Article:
How solid is your succession plan?


Too few business owners give succession planning the kind of consideration they do other aspects of their businesses.

Author Kent Bernhard

Joe ran an injection molding company, the largest employer in the rural town where he lived. When he met business transition expert Lisë Stewart, he was 79, and acknowledged that he needed to get to work putting a succession plan in motion.

He said the same thing a year later, and the year after that, and so on. Finally, four years after she first met him, Joe came to Stewart again. He wanted to put a plan in place immediately. His wife was terminally ill, and he wanted to spend her last few months with her.

“It was too late,” Stewart, the director of EisnerAmper’s Center for Family Business Excellence, says. Instead of passing the business along or gussying it up to sell to a buyer who would keep it going, Joe had to sell off the assets of the business. “Somebody came in and bought the equipment and all of those people in that small, rural town lost their jobs.”

Joe’s story provides one example of why it makes sense for business owners to strategize about the kind of future their company will have after they’re gone, and then work through that strategy to make it a reality. Other unfortunate scenarios, Stewart says, include owners riding to the rescue of their companies after their successors fail, disagreements within families over running the business, and sons and daughters feeling trapped at a company they’re not qualified, or don’t want, to run.

“If I had one thing that I could do in the course of my career, it would be this: I would really like for conversations about succession and transition planning to be just as common in business vernacular as talking about profits, sales, and marketing,” Stewart says.

But too few business owners give succession planning the kind of consideration they do other aspects of their businesses. According to the MassMutual 2018 Business Owner Perspective Study, most business owners say they have chosen a successor, but only about half have a written succession plan, and 1 in 4 say their successor doesn’t know they’ve been chosen.

Tracy Shaw, assistant vice president, business market development at MassMutual, says solid succession planning should be part of business owners’ plans from very early on. “We found that business owners are spending the majority of their time working in their businesses instead of on their businesses,” she said. “It’s never easy to think about how an unforeseen event can impact a business, but in order to raise awareness about these longer-term issues, business owners need to be confronted directly with the potential risks.”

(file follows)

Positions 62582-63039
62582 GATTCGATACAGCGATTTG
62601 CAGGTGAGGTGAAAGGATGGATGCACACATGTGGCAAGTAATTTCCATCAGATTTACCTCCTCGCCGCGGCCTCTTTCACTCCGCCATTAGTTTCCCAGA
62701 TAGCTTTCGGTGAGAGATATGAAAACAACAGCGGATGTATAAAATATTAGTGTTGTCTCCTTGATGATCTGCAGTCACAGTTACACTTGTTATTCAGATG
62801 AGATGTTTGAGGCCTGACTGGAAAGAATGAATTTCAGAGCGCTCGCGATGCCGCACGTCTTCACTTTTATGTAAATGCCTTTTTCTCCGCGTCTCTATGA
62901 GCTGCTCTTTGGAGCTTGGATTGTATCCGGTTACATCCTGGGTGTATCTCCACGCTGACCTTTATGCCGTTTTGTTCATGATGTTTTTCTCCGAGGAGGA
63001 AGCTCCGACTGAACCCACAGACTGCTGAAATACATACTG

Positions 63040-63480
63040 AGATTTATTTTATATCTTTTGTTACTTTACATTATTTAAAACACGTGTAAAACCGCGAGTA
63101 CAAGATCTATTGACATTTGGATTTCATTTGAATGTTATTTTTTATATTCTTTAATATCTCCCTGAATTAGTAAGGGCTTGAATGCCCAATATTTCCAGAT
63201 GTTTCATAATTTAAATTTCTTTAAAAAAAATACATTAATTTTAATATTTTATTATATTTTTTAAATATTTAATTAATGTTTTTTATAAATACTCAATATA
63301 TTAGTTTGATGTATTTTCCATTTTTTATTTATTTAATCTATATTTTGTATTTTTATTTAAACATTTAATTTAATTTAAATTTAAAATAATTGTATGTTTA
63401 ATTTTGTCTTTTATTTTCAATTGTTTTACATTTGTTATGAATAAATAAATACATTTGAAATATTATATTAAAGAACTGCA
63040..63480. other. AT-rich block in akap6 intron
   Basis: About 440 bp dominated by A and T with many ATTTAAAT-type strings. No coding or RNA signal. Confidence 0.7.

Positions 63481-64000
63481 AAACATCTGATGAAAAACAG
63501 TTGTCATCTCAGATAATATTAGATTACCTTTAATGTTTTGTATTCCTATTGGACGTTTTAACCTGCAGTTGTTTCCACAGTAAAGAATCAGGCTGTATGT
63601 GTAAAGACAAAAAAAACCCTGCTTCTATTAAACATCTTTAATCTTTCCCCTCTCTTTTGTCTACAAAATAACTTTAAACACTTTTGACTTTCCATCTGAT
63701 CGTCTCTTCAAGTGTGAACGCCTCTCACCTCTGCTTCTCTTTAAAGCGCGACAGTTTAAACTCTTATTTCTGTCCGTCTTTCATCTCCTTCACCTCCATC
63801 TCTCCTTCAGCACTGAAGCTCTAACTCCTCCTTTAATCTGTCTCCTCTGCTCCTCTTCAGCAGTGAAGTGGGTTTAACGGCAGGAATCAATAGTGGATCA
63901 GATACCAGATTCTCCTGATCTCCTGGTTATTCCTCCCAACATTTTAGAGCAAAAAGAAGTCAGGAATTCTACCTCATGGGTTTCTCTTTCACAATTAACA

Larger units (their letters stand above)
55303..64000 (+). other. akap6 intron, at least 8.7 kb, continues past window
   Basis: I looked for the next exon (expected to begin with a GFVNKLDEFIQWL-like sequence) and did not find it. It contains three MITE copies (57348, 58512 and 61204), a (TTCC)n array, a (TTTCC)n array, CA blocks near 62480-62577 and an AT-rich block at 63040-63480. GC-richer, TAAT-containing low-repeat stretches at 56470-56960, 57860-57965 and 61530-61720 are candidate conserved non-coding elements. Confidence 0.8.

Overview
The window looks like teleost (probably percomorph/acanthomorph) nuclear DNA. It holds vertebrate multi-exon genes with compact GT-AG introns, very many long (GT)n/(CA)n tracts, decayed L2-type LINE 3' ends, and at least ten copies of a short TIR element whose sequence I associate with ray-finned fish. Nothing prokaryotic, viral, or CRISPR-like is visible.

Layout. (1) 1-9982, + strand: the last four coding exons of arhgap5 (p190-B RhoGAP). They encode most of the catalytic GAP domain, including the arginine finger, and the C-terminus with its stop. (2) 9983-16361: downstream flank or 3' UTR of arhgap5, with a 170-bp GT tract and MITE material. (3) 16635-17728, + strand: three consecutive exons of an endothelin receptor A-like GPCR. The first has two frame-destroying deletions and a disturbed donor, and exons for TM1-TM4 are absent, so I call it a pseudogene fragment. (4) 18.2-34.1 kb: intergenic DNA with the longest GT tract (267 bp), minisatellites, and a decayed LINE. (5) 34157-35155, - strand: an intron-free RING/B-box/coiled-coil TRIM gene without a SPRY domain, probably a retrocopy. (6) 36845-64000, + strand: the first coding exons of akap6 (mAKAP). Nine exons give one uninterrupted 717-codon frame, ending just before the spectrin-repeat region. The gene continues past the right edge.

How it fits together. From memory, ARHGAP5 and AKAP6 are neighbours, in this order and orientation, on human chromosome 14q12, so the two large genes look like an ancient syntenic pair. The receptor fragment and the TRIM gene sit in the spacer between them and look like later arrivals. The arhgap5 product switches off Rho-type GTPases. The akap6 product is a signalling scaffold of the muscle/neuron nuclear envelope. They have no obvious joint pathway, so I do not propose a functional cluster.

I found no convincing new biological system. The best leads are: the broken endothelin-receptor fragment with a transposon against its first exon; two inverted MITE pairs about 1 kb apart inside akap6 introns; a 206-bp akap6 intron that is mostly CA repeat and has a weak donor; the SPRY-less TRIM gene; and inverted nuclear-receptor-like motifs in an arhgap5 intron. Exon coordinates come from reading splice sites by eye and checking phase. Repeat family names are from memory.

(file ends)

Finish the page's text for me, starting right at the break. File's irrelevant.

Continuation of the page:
“You know the old adage, you start with the end in mind.”

According to a MassMutual research, the ideal time to work on putting a succession plan in motion is 20 years before there will be a change at the top.

The six points a succession plan should address:

  • Goals. Identify what you want to get out of the business and what you want the business to be when you’re gone.
  • Your successor(s). Choose who could take over for you when you’re gone and put a management plan in place to make sure they’re ready.
  • Management. Define the steps needed to put strong non-owner management in place to help ensure smooth transition.
  • Ownership. If there are to be multiple owners in the future, define ownership percentages and roles.
  • Transfer. Define when and how the transition will take place and what needs to happen leading up to that transition.
  • Finances. Define where the funds will come from to buy you out, calculate tax implications, and the impact of the change on your estate plans.
“The one stat we didn’t need research to prove was that 100% of owners exit their businesses—either by design or by default,” Shaw says. ““The choice business owners need to make is either to acknowledge that fact and approach it thoughtfully, or let events overtake them.”

Stewart acknowledges that thinking in such terms is tough to do. Many business owners, she says, don’t really plan to retire, and some shy away from proper planning for fear of being pushed out.

But planning well in advance and carrying through on the strategy is good for the business, the business owner, and their family — whether or not someone in the family is the expected successor.

Stewart is working with a large manufacturing company in its second generation of family leadership. “I think this is a company that’s really doing it right,” she says.

The CEO has children working in the business, but he recognizes that in order for his offspring to be good leaders, they need to go through an in-depth leadership program.

The first thing this CEO and Stewart did was come up with a strategic leadership plan. They have used the strategic plan to develop an internal leadership training program to include the children, but also other leaders in the company, since the CEO recognizes that his children may not be the right leaders for the future. He has also formed an advisory board, so he has input from outside the company in order to avoid the insularity that can plague family businesses.

This CEO recognizes the next generation may not have the same hard-charging style that he has but is creating an environment for their success.

“The ability to recognize that … and actually do something with it, is a rarity,” Stewart says. “I think having some personal knowledge of how you as a leader in the company may need to change and become more of a mentor or coach yourself and get out of the way so that other leaders can grow is an important aspect of grooming this next generation. It’s not easy. I would say that in 10 years, he’s going to have a really nice selection of people who will be well-positioned to run the business in some way.”